Oops, you're using an old version of your browser so some of the features on this page may not be displaying properly.

MINIMAL Requirements: Google Chrome 24+Mozilla Firefox 20+Internet Explorer 11Opera 15–18Apple Safari 7SeaMonkey 2.15-2.23

Poster Discussion session - Gastrointestinal tumours, colorectal 1

5869 - Eltanexor (KPT-8602), a Second-Generation Selective Inhibitor of Nuclear Export (SINE) Compound, in Patients with Metastatic Colorectal Cancer (mCRC)

Date

20 Oct 2018

Session

Poster Discussion session - Gastrointestinal tumours, colorectal 1

Presenters

John Hays

Authors

J. Hays1, J. Zhang2, J.D. Berlin3, M. O'Hara4, M.A. Shah5, W. Reichmann6, W. Senapedis6, H. Achour6, E. Baloglu6, S. Shacham6, M. Kauffman6

Author affiliations

  • 1 Medical Oncology, Ohio State University, 43221 - Columbus/US
  • 2 Medical Oncology, Moffitt Comprehensive Cancer Center, Tampa/US
  • 3 Medicine, Vanderbilt Ingram Cancer Center, 37232-6307 - Nashville/US
  • 4 Medicine, University of Pennsylvania, 19104 - Philadelphia/US
  • 5 Department Of Medicine, Weill Cornell Medicine/ New York Presbyterian Hospital, New York/US
  • 6 Drug Discovery, Karyopharm Therapeutics, 02459 - Newton/US
More

Resources

Abstract 5869

Background

Overexpression of exportin 1 (XPO1) in malignant cells increases the nuclear export/inactivation of tumor suppressor proteins (e.g. p53, IκB), and promotes the translation of eIF4E-bound mRNAs coding oncoproteins (e.g. c-MYC, BCL-2, AR). Inhibition of XPO1 using selinexor, the first-in-human SINE compound, showed anticancer activity in patients (pts) with solid tumors including mCRC. Eltanexor (ELTA), a second-generation SINE compound, showed promising anticancer activity in preclinical models of CRC. Non-clinical and preliminary clinical activity of SINE compounds support the increased sensitivity in KRAS mutant neoplasia. Therefore, ELTA was evaluated in mCRC pts with known KRAS status.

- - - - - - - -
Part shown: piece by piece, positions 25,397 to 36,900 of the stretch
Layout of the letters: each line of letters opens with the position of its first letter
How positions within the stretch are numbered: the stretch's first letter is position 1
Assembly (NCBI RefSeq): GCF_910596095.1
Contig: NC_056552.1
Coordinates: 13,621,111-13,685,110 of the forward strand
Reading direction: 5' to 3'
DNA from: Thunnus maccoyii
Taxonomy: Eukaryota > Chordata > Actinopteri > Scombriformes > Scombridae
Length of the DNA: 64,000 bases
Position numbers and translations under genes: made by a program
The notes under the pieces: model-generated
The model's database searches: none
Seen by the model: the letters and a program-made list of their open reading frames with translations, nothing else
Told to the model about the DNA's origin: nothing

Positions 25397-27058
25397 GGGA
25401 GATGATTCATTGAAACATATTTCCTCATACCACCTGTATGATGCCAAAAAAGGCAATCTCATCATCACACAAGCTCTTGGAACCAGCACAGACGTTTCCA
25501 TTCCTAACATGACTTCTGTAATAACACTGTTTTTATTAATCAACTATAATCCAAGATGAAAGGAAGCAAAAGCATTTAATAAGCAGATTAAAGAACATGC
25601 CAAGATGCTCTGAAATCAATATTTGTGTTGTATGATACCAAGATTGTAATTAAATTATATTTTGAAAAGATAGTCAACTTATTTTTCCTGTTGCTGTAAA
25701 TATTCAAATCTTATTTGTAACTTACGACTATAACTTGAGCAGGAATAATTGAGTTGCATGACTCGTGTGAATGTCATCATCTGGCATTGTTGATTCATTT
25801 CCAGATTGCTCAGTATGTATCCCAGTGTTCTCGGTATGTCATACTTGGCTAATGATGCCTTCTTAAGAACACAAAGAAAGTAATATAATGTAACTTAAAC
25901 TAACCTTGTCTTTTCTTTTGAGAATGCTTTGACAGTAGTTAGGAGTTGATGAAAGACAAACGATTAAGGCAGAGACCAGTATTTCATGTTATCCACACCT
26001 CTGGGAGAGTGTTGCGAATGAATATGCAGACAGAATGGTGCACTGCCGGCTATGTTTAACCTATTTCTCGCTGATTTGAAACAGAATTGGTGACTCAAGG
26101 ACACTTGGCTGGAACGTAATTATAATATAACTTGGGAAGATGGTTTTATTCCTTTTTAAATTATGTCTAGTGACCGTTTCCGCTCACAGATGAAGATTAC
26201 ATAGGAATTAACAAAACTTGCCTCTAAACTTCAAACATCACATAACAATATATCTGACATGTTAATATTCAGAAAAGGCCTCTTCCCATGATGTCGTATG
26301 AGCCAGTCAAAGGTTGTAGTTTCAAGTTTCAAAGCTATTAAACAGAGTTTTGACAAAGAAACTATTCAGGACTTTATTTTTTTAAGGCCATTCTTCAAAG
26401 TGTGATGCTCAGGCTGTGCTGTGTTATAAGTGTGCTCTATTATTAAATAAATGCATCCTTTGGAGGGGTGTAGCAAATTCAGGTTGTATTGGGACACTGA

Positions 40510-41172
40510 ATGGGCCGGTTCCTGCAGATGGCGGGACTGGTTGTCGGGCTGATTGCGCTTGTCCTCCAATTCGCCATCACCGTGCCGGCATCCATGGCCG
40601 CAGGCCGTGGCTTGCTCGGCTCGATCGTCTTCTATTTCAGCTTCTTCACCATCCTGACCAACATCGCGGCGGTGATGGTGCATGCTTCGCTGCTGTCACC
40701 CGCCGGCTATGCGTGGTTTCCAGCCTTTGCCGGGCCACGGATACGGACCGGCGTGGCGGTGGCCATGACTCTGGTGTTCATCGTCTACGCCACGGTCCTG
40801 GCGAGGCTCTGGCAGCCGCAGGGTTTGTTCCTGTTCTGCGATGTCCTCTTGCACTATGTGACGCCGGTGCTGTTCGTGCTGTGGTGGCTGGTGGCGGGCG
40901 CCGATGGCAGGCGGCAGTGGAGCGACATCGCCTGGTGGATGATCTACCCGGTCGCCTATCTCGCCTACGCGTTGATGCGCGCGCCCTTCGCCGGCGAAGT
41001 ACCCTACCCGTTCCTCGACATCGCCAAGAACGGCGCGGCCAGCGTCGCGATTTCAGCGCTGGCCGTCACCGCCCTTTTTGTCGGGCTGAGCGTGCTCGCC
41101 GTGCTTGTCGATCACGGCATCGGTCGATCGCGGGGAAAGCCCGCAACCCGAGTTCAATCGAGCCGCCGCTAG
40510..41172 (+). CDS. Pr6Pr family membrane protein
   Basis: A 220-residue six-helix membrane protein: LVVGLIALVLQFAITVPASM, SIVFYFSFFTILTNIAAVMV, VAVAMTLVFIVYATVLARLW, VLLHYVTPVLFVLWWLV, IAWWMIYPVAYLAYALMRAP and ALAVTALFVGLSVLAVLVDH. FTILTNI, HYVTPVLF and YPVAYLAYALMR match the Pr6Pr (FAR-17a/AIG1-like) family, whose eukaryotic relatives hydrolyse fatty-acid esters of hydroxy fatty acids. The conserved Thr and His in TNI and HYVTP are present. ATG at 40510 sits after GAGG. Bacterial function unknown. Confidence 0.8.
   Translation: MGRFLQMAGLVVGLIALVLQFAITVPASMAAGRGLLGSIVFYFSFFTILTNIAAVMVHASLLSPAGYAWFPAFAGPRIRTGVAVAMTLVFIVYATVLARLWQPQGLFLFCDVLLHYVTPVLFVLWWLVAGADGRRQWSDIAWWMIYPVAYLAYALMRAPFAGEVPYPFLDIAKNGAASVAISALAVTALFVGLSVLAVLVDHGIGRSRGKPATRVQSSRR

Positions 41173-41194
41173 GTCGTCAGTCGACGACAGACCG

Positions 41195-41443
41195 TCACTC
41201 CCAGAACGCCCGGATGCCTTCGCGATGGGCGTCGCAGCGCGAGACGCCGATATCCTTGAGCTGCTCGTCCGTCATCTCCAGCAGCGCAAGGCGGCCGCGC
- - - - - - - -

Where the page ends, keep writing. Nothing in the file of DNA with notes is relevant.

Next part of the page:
Methods

This was part of a phase 1/2 study (NCT02649790)to determine the safety,preliminary efficacy, and recommended phase 2 dose of ELTA in pts with advanced cancers. Pts with mCRC (≥50% KRAS mutant) in expansion cohorts received once daily oral ELTAfor 5 days per week at 20 (n=7) or 30 (n=23) mg. Response was evaluated by RECIST 1.1 criteria every 28-day cycle.

Results

As of 15 Jul 2018, 23 pts with mCRC (of 30 pts; median prior therapies; 4 and age; 63) were evaluable for efficacy: 18 stable disease (SD; 1 pt with a 20% max tumor reduction) and 5 progressive disease (PD) after 1 mo, with no objective responses. Duration of treatment showed 30% (7/23) SD at 4 mos and 13% (3/23) SD at ≥6 mos. The preliminary median progression free survival (PFS) for all pts was 3.5 mos. The most common treatment-related adverse events (TRAEs) occurring in ≥20% of the population were vomiting (60%; 3% Gr≥3), nausea (50%; 7% Gr≥3), fatigue (40%; 17% Gr≥3), anorexia (30%; no Gr≥3), anemia (27%; 17% Gr≥3), hyponatremia (27%; 23% Gr≥3), and thrombocytopenia (23%; 7% Gr≥3 including the only Gr 4 TRAE observed in mCRC). There was no difference in sensitivity of KRAS wild type or mutant pts.

Conclusions

ELTA is well-tolerated with manageable AEs in mCRC. Even though this was small sample size, ELTA shows promise with a longer median PFS in this heavily treated population when compared to the currently available 3rdline therapies. Enrollment is complete with plans to initiate Phase 2/3 in late 2019.

Clinical trial identification

NCT02649790

Editorial Acknowledgement

This site uses cookies. Some of these cookies are essential, while others help us improve your experience by providing insights into how the site is being used.

For more detailed information on the cookies we use, please check our Privacy Policy.

Customise settings